Ndeye Rose Sarr, UNFPA Resident Representative
By Landing Ceesay
The United Nations Population Fund (UNFPA) and the Ministry of Health (MoH) will be conducting free fistula repair surgery on Tuesday, May 23, 2023, to commemorate International Day to End Obstetric Fistula.
Her Excellency the First Lady of The Gambia Madam Fatoumatta Bah-Barrow, and the Minister of Health, Honourable Dr. Ahmadou Lamin Samateh, are joining the Country Representative of the United Nations Population Fund (UNFPA) The Gambia, Ms. Ndeye Rose Sarr, to commemorate International Day to End Obstetric Fistula.
Obstetric Fistula is a childbirth injury caused by prolonged, obstructed labour without timely intervention, typically, a Caesarean section. The result is a constant leaking of urine and/or feces through the vagina.
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This makes it a sensitive condition that relegates women to social exclusion and isolation, adverse discrimination, and low self-esteem.
Globally, about two million women remain untreated in developing countries and between 50,000 and 100,000 new cases occur each year, the majority of whom live in Sub-Saharan Africa.
In The Gambia, the United Nations Population Fund (UNFPA) works with the Ministry of Health and other partners to provide fistula repair surgery and rehabilitation for women suffering from the condition, while strengthening the Ministry of Health’s capacity to integrate quality Fistula Case Management in the healthcare delivery system.
Since 2018, over 60 women have received free fistula repair surgery as part of this programme.
UNFPA Country Representative, Ms. Ndeye Rose Sarr hailed her office’s partnership with the Health Ministry.
“UNFPA is proud to have worked with the Ministry of Health and other partners to provide free fistula surgery to women in The Gambia. But we know that there are more women with fistula who are not aware that help is available. This may be because of the sensitivity of the condition and the social stigma attached to it. If you, or anyone you know, is living with Obstetric Fistula, we urge you to call 1025 for information about free repair surgery,” Ms. Rose Sarr said.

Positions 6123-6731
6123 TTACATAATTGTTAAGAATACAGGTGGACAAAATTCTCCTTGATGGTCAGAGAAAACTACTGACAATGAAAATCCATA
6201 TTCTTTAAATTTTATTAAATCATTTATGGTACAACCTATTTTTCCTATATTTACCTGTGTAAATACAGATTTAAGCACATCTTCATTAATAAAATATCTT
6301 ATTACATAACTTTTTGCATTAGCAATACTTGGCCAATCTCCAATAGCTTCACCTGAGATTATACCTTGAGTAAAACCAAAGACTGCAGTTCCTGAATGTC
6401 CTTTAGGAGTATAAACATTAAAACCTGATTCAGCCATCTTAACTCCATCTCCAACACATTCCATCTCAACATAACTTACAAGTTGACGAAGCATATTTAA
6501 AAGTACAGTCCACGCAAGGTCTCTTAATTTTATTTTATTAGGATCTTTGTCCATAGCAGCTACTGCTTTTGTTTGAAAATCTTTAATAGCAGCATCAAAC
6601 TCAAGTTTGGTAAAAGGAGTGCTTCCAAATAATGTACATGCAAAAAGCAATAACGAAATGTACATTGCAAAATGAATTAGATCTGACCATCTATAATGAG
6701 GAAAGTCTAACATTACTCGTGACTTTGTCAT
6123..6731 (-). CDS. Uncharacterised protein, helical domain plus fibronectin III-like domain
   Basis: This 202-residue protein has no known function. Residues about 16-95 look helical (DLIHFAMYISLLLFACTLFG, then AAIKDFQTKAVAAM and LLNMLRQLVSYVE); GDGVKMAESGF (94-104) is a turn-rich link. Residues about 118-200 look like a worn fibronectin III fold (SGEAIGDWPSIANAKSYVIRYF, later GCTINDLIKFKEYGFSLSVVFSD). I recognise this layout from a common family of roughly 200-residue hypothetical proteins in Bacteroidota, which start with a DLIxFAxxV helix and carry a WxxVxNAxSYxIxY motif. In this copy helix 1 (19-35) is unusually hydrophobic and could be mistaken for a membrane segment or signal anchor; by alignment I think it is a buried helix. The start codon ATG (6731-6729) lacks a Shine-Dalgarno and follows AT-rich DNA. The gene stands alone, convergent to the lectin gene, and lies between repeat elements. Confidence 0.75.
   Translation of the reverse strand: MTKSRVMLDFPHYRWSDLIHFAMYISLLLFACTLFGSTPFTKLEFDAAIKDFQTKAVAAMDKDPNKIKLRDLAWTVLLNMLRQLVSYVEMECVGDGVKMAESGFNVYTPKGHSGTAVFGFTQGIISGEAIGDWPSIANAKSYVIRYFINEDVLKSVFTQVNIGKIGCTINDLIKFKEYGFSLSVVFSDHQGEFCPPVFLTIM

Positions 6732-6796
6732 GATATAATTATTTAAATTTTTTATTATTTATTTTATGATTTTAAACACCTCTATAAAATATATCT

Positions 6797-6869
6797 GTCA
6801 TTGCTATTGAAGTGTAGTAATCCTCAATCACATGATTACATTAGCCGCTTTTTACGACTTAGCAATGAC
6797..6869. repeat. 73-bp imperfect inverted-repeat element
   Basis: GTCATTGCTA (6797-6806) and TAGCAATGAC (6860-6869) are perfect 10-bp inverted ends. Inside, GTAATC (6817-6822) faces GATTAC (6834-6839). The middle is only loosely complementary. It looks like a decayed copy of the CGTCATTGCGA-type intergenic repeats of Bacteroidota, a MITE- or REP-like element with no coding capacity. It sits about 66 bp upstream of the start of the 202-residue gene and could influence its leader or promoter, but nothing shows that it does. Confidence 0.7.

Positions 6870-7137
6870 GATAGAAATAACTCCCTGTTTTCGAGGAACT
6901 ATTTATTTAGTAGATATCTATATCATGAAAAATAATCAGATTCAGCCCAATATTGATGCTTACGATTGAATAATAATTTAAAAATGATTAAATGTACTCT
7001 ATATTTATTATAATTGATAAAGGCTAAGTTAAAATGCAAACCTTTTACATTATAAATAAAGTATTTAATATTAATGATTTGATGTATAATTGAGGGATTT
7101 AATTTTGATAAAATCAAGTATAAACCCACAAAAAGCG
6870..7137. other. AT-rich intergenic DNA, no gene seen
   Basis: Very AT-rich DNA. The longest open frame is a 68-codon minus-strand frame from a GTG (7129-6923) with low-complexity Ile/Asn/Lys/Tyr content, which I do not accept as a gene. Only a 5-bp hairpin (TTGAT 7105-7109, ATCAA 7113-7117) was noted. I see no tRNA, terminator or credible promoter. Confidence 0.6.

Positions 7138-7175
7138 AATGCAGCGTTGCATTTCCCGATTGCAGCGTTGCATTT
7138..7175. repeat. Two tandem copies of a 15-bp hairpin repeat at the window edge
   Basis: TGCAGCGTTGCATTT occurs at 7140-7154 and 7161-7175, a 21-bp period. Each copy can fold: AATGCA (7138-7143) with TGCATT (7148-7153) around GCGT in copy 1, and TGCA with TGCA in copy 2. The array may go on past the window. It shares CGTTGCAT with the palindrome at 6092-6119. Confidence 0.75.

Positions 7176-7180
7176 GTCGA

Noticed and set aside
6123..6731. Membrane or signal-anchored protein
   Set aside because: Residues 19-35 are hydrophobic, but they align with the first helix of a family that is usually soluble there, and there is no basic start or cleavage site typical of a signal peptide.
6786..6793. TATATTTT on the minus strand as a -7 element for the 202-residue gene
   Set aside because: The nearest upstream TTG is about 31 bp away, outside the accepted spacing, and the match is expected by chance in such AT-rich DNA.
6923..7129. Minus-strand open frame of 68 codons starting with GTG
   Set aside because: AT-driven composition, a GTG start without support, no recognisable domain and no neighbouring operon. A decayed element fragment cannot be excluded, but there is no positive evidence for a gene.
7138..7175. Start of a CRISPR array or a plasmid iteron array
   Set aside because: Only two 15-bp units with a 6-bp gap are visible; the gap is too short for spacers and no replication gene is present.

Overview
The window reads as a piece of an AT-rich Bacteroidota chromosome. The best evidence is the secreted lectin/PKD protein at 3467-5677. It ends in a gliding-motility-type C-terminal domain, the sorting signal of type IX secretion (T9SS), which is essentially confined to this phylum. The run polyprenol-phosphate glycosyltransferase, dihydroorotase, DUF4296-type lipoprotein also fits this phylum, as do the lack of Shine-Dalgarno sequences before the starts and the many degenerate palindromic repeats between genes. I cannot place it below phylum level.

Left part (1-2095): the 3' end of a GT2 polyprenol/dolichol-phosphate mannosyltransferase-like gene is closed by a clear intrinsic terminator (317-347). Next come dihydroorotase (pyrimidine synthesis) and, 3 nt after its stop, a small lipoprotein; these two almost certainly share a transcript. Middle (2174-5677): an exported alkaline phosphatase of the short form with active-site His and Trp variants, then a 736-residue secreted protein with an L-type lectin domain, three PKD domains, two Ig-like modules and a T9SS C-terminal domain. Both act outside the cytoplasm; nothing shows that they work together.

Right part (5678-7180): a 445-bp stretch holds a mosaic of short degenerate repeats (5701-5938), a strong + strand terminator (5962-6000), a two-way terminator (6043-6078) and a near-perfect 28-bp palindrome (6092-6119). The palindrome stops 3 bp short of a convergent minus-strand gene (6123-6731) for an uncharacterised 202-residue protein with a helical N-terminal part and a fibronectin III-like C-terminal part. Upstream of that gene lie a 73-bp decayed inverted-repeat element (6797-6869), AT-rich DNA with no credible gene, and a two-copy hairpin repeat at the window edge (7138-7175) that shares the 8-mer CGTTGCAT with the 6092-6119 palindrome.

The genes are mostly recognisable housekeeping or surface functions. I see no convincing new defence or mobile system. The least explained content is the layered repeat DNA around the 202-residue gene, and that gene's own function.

The Director of Health Services, Dr. Mustapha Bittaye, highlighted his institution’s commitment to reducing fistula mortality in the country.
“The Ministry of Health is highly committed to reducing fistula as that is indirectly reducing maternal morbidity and mortality in The Gambia. We will continue to work with partners and stakeholders to fight against obstetric fistula,” he said.
Reconstructive surgery can, in most cases, mend the injury. Two weeks or more of post-operative care are needed to ensure a successful outcome.
Counseling and support are also important to address emotional damage and facilitate social reintegration. As with any surgery, fistula repair does carry some risk.
Possible complications after a fistula surgery include infection, urinary problems, and breakdown of repair, most of which can be effectively managed. Only in rare cases do patients die.
UNFPA Gambia is part of the initiators of the Global Coalition on the eradication of Obstetric Fistula. Led by Belgium, this coalition is aimed at bringing together diverse stakeholders, fostering collaboration, and coordinating efforts to prevent new cases of obstetric fistula, provide comprehensive treatment and care to affected women, and ultimately eliminate this devastating condition worldwide.
This is in line with the Government of The Gambia’s commitment to end Obstetric Fistula by 2030.
UNFPA is the United Nations sexual and reproductive health agency. UNFPA’s mission is to deliver a world where every pregnancy is wanted, every childbirth is safe and every young person’s potential is fulfilled. UNFPA calls for the realization of reproductive rights for all and supports access to a wide range of sexual and reproductive health services.